A Louisiana man was recently sentenced to three years of probation, fined $5,000 and ordered to pay a share of a $160,000 settlement as part of a federal investigation into corruption in Jefferson Parish. The man pleaded guilty last year to charges of fraud and theft. He could have been sentenced to as many as six months in prison.
The man once served as top aide to Aaron Broussard, the former president of Jefferson Parish, who was convicted of conspiracy and theft as a result of the investigation. Prosecutors said Broussard conspired to give a high-paying job to his now ex-wife and to pay her even though she didn't actually do any work. He was sentenced earlier this year to 46 months in prison.
The former aide's attorney said that the lack of prison time for his client was fair, noting that the man had a long record of public service, marred at the end of his career by some bad choices. The parish president's ex-wife and a former parish attorney also pleaded guilty to related charges and were sentenced to periods of probation.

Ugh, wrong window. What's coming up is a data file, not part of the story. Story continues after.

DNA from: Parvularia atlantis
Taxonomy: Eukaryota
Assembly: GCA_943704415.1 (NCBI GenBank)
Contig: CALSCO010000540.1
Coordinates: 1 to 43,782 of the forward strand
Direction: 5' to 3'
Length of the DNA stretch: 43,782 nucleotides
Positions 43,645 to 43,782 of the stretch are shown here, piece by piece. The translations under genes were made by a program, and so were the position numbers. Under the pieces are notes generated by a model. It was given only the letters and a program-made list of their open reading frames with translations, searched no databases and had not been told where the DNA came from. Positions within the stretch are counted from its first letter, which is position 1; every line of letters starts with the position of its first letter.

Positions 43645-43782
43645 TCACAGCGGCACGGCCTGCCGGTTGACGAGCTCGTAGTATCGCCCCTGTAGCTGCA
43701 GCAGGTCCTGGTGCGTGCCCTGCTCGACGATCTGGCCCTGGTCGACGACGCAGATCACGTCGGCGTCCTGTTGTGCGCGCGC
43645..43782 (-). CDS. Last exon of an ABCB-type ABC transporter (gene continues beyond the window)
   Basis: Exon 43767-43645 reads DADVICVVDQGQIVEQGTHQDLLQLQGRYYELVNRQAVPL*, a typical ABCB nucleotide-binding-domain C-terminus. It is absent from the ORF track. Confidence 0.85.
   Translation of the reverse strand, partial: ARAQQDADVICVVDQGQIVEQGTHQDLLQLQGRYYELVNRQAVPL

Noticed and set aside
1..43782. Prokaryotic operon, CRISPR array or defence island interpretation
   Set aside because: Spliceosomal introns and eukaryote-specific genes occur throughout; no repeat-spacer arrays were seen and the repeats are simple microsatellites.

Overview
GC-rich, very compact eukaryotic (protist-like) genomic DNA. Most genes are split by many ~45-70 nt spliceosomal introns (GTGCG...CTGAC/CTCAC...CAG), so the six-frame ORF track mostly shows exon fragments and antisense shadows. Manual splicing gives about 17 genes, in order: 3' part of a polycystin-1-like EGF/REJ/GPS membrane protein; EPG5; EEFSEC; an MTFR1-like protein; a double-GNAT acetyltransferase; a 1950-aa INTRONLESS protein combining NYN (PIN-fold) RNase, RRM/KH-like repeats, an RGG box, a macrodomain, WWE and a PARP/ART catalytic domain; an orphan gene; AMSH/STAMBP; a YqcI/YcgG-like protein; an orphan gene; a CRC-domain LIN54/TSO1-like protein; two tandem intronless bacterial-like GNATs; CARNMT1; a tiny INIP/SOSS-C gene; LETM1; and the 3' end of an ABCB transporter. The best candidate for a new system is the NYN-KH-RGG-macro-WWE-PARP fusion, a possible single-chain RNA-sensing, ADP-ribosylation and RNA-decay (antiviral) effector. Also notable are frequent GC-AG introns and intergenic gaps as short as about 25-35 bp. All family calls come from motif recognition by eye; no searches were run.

Cases of alleged fraud can be very difficult to investigate. Evidence may be hard to obtain, or hard to interpret, and it can be hard to know whether a defendant intended to deceive others or merely made an honest mistake. Still, government prosecutors have great resources to pour into investigations, and they can be very effective in winning convictions.
Those who face charges of fraud, embezzlement or other white collar crimes deserve a defense. With the right help, they can begin working on a defense strategy that can help them minimize or avoid the damage to their personal and professional lives that come with a conviction on these charges.
Source: The Advocate, "Former Jefferson Parish official gets probation," Kevin McGill, April 29, 2013